Renovating a Queenslander

February 07, 2017
Melinda Halloran

An iconic part of the Brisbane landscape, the Queenslander is a prized piece of real estate. But what should you expect when preparing to renovate one and bring it into the modern day?

It’s hard not to be charmed by the character of Queenslanders. They’re a slice of history with features like large verandahs and timber floors. And for many buyers, the added appeal of Queenslanders is that they were built on larger blocks of land than new houses are.

Local architect Anna O’Gorman explains that Queenslanders are an important part of local architecture. “The Queenslander house originated in the 1860s,” she says. “Typical features include four or six rooms around a central corridor, raised on stumps, deep wide verandahs, large steep pitched roofs and ornate breezeway detailing.”

Given the age and distinct style of Queenslanders, renovating them is not always the same as other properties. Here is what you need to know when updating one of these iconic homes.

The unique considerations of renovating a Queenslander

When it comes to Queenslanders, there are a number of invisible renovations that may need to happen in addition to cosmetic updates. These include:

  • Removing asbestos
  • Restumping the foundations
  • Adding insulation to the ceiling
  • Replacing wiring and plumbing

While a home may look presentable on the outside, it’s not always easy to identify how solid the foundations are. By paying for a pest and building report, you can make an informed decision about purchasing a home.

Many Queenslanders are heritage listed, so you will also need to check what this means for you when renovating the property. Homes are heritage listed for a variety of reasons and the specific listing will affect what you can and can’t do when renovating.

Raising Queenslanders is a popular way to expand your living space. Image via Pinterest.

To find out more about the home Anna O’Gorman, recommends looking for historical information including photos, survey records and newspaper clippings, which can be found in the John Oxley Library. If you want to learn more about Queenslanders in general, she recommends reading The Queensland House by Ian Evans.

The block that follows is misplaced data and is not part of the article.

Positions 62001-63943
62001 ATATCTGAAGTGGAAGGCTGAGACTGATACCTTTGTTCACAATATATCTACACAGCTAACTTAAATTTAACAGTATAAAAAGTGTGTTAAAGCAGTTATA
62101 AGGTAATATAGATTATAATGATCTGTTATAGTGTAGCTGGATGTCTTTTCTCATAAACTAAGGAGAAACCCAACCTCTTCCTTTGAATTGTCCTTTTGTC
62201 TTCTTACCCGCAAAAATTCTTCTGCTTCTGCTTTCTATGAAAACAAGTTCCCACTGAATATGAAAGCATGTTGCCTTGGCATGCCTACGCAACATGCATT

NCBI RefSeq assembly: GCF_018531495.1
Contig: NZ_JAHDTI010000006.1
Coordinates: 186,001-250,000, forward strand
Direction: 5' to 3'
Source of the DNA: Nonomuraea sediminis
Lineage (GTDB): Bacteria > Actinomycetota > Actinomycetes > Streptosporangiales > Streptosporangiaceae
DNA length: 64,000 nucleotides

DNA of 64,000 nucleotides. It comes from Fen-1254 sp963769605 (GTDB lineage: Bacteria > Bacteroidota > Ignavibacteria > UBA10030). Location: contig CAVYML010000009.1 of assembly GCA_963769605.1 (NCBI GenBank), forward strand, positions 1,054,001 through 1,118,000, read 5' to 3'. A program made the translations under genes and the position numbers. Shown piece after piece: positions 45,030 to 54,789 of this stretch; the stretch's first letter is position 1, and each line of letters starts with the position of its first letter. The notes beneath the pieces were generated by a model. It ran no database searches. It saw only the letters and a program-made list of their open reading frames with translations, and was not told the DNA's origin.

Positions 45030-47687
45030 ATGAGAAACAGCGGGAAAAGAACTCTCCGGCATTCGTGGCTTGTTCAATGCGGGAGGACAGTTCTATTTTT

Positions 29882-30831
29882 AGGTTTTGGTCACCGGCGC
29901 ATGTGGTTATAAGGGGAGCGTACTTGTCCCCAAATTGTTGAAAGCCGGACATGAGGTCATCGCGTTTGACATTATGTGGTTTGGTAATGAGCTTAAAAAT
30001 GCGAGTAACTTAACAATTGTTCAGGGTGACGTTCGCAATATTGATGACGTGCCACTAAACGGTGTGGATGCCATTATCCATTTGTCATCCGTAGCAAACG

She also says it’s important to plan ahead before you start the renovation process. “To ensure a smoother process during construction, it’s necessary to plan ahead and be aware of the pitfalls,” she explains. “That way caution can be taken and issues can be swiftly and confidently dealt with.”

Planning and consulting professionals such as architects and builders is particularly important when renovating a Queenslander, as they often have a number of pre-existing unknown conditions that can cause issues if you don’t identify them early on.

Opening up living areas

Queenslanders in their original condition are likely to have a number of smaller, dark rooms. Today, however, open-plan living is far more popular and suited to the relaxed Queensland lifestyle. By removing a few key walls between living areas, you can open up the home to let more sunlight in and maximise space. Doing so can also promote the flow of air through the home, helping to keep it cool in the summer months.

Replacing old doors with glass sliding doors and larger French doors is another great way to let more light in and to integrate indoor living areas with outdoor verandahs.

Given that Queenslanders are raised, many home owners take the opportunity to increase living area by building in underneath. This gives you an opportunity to build in a rumpus room or even a self-contained area for guests. When doing so, be mindful of the legal height – Brisbane City Council has more tips for altering character homes.

Making the house your own

Once you have addressed the foundational requirements of your renovation, you can focus on the look and feel of the home. Tearing up old carpet will often reveal original timber floorboards that can be polished, while VJ walls look great with a fresh coat of paint. Features like rugs and lamps are a great way to warm up areas with timber flooring and to break up open living areas.

Queenslanders are light and breezy and, for that reason, a neutral colour scheme is popular with renovators. By adding features like shutters to your verandah, you can ensure you can comfortably spend more time outside.

Other considerations you will need to take into account include budget, timeframe and when DIY is simply not worth it. Read our renovating guide for tips on how to manage the process.

Share your experiences

Have you renovated a Queenslander? Share your experiences in the comments below. – Luke Cashin

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